Getting the Biggest Bang for your Feed Buck

Aug 05, 2014

Profit loss can occur if nutrients that are paid for are not present, the full value of nutrients is not received, if nutrients are improperly utilized, or from increased health costs from under-formulation. 50% of the corn and wheat purchased is below the average nutrient content. If variability in feed nutrient content can be economically considered by assigning dollars per Mcal  and the feed is assumed to be purchased at a constant price, then with greater  variation in nutrients there could be a higher cost. Improved sampling techniques could help to stabilize the nutrient variation; however, this can increase the costs to the buyer or the seller.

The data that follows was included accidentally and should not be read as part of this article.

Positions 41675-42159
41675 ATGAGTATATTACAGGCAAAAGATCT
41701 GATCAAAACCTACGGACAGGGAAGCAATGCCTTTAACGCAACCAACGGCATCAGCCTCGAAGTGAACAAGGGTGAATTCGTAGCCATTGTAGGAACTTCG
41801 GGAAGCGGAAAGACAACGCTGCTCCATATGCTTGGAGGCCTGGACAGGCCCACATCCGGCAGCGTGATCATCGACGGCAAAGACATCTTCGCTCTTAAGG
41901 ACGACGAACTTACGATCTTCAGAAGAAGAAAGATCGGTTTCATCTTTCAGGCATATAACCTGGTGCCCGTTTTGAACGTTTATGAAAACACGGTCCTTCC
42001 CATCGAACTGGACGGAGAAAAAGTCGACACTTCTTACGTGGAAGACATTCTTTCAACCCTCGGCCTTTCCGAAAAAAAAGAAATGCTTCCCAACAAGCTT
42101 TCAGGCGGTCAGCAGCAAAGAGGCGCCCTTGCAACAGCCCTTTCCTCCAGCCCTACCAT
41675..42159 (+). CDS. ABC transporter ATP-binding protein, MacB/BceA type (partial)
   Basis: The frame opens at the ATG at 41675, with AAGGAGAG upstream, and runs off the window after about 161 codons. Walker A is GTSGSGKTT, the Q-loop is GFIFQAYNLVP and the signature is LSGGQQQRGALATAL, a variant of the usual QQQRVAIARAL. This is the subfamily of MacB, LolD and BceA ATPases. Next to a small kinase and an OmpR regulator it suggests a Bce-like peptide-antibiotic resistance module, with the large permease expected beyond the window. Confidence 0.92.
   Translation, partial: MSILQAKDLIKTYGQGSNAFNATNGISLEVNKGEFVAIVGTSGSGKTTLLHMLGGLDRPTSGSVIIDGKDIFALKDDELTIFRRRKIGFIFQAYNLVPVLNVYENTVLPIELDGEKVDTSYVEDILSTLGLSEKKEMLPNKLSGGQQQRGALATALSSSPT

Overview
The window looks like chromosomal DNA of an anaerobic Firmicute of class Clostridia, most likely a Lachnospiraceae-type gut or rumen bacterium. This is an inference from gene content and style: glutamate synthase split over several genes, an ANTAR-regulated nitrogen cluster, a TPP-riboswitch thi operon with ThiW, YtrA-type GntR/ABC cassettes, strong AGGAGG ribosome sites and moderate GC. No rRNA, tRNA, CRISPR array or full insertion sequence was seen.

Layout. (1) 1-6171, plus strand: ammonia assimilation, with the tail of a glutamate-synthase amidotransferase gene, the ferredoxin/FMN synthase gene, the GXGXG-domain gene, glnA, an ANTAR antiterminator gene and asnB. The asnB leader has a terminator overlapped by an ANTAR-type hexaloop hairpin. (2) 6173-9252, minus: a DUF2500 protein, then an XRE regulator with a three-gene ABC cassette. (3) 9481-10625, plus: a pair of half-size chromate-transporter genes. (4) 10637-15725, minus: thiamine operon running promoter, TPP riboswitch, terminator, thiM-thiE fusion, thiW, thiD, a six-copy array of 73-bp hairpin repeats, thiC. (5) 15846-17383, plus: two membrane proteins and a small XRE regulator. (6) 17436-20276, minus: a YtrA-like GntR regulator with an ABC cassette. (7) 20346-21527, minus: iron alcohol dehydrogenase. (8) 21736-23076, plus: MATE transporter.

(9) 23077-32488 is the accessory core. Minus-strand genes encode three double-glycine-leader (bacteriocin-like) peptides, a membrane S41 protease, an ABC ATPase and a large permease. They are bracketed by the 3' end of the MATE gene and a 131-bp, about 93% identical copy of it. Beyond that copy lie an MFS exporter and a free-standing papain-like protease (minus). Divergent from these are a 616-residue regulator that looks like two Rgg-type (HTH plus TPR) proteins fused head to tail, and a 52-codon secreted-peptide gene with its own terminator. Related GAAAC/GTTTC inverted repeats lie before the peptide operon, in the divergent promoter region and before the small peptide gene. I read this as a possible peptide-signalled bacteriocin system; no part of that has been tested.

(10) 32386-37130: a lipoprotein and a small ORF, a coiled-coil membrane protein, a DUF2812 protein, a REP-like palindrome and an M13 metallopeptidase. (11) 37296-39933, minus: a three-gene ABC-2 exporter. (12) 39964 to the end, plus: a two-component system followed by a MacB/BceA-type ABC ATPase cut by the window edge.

A quality insurance program  could be useful for identifying problems with the supplier, lab, or livestock producer’s stores, but may be too expensive or impractical. Furthermore, the nutrient quantity in the ingredients does not guarantee that it will be utilized by the livestock, and the effect of local conditions on nutrient values is often overlook in broad recorded values for an ingredient.

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Source: Alberta Pork

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